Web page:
I’ve yet to pull down and start playing with FireDAC, but it was featured in an Embarcadero event in London yesterday (Thursday). Some points with it were clarified by DavidI, which I thought were quite enlightening:
- As well as Embarcadero acquiring the intellectual property and all that goes with AnyDAC from DASoft, the original AnyDAC developer, Dmitriy Arefief, is now on a very long-term contract with Embarcadero to keep the development of the product moving forwards.
- FireDAC is intended as the replacement for dbExpress (DBX). Ultimately dbExpress will be deprecated, but doubtless will still be available for many versions to come (after all, WebSnap is still shipped in the box and hasn’t been focused on for a long time).
- DataSnap currently relies on dbExpress and Indy. Over time DataSnap will be worked on to make use of FireDAC instead of DBX.
- FireDAC was attractive to Embarcadero as it covers a much wider range of databases when compared with DBX: Oracle, DB2, SQL Server, InterBase/Firebird, PostgreSQL, MySQL, SQLite, Sybase SQL Anywhere, Advantage DB and Access, along with support for ODBC and dbExpress drivers. It also has a number of useful features, including a performance monitor (ADMonitor), a database explorer (ADExplorer) and a migration tool to convert BDE apps to use FireDAC components.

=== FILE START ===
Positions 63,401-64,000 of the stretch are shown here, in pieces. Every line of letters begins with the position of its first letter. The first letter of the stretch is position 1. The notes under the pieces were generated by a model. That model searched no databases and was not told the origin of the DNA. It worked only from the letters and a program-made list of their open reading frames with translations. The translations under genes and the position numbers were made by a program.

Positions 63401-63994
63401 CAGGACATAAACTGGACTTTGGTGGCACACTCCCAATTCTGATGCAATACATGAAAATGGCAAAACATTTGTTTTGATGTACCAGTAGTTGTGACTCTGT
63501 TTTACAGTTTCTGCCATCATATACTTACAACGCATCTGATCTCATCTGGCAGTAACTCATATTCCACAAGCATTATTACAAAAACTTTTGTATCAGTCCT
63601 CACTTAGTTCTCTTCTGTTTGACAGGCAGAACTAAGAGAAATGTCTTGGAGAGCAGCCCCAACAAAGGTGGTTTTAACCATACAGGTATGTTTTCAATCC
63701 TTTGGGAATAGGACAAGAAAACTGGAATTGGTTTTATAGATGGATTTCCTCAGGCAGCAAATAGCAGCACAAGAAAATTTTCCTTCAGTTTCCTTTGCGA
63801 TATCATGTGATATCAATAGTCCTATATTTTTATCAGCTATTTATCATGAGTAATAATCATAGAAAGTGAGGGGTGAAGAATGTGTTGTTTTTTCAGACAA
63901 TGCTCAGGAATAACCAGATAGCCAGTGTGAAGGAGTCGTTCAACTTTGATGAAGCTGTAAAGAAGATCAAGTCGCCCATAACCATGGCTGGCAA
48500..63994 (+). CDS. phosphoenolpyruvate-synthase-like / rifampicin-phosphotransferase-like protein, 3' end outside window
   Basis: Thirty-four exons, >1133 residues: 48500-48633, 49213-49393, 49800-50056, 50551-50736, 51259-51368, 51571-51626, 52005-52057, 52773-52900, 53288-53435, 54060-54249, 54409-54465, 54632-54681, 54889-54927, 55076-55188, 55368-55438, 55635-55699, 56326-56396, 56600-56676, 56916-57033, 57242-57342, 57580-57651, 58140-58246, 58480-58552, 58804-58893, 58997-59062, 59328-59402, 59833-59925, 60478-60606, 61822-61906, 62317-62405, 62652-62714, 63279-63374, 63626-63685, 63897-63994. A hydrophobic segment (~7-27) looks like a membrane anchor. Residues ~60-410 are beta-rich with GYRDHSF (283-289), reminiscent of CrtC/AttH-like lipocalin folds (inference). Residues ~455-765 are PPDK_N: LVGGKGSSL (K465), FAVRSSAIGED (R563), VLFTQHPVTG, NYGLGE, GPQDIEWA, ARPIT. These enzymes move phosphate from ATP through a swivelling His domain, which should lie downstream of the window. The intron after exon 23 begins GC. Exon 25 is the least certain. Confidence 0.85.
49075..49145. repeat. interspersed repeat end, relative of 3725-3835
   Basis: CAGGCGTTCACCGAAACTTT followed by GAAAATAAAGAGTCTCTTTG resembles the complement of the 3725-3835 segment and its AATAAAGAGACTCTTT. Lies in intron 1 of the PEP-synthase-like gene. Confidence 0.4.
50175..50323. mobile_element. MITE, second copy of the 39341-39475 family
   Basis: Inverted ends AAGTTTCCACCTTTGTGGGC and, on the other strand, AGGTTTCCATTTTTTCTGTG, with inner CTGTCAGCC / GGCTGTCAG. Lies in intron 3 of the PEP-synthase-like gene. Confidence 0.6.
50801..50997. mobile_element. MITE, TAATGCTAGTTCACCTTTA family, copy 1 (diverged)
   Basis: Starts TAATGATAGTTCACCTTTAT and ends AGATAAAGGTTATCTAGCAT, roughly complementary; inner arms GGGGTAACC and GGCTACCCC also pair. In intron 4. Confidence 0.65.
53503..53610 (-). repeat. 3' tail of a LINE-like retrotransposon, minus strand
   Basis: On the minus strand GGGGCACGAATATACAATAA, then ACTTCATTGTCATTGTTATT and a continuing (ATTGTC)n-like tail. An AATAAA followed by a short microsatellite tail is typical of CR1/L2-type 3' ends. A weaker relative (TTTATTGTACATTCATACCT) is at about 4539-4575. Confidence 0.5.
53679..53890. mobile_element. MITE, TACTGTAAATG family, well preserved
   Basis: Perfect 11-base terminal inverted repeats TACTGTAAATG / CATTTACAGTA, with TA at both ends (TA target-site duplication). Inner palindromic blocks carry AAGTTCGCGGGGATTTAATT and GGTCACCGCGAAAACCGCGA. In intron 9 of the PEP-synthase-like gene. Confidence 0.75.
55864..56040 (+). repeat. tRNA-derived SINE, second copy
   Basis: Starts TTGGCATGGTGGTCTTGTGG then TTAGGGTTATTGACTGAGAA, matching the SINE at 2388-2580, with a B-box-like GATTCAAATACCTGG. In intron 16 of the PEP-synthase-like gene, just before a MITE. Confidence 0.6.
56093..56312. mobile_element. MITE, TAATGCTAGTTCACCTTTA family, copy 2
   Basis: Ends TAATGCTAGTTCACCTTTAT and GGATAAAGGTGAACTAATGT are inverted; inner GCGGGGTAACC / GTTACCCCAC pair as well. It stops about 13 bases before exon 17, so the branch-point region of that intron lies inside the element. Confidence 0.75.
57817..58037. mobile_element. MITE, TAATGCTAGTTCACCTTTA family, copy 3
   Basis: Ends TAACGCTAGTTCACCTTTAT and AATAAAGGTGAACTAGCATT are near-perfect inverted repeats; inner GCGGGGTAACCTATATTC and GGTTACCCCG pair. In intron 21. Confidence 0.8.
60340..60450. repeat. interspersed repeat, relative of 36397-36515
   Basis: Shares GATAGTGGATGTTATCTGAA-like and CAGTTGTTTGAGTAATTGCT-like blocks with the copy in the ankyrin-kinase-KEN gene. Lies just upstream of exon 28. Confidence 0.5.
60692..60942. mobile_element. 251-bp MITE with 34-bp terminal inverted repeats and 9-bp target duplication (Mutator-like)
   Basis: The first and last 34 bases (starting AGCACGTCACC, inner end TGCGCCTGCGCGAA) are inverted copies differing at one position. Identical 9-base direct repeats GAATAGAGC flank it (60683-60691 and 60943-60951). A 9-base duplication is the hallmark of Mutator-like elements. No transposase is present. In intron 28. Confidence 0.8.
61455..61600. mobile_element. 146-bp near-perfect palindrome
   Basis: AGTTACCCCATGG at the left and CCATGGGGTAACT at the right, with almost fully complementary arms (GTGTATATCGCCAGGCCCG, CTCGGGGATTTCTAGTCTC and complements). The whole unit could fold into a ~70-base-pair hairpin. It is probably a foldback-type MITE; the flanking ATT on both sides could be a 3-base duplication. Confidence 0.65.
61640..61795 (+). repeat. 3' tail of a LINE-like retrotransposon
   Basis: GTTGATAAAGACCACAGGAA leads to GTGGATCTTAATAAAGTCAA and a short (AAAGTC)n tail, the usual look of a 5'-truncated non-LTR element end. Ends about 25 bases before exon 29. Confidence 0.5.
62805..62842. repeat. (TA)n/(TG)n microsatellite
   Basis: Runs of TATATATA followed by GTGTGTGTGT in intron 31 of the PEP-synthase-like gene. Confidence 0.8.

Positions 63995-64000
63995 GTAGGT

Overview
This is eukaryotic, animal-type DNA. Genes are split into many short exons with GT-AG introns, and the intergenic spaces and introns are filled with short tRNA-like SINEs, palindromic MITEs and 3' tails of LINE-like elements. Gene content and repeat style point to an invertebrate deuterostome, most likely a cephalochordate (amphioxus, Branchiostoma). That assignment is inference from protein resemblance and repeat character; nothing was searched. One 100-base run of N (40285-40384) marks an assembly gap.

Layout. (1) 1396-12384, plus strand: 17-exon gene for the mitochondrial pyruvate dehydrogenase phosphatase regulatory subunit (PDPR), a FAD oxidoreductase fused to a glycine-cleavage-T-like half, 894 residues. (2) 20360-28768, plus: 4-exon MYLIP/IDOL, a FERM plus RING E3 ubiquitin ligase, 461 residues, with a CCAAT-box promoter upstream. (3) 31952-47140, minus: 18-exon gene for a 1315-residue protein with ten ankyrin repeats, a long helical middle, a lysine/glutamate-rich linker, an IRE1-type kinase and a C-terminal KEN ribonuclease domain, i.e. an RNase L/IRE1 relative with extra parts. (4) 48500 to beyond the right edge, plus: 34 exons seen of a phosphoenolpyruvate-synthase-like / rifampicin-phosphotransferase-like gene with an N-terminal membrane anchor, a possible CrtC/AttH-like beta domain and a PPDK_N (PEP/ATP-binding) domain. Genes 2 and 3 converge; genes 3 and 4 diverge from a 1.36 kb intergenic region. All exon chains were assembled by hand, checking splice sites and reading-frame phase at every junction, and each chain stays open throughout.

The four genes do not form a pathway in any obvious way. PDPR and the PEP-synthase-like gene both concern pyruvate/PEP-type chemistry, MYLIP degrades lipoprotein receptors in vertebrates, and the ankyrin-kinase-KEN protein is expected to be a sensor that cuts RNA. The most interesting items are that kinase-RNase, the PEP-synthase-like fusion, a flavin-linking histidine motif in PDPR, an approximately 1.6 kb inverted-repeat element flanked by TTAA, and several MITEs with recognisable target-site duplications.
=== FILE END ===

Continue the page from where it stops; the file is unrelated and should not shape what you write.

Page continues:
Additionally, I see in the FireDAC FAQ that if you are not yet an XE3 user you can still make use of FireDAC in older IDEs by installing it with a particular command-line parameter. According to Marco Cantù the command-line for installation into XE2 is /IDE:DXE2. However I’m not sure how many versions back are supported.
[ Edit: there is now a support article showing how to install into any IDE using the installer’s /showide command-line switch ]
Another change with the AnyDAC –> FireDAC transition is the dropping of support for Lazarus/Free Pascal Compiler, so Linux targeting is now out of the question. If you’re a Delphi customer, this is unlikely to ruffle your feathers, but I guess Lazarus users might be more rightfully irked.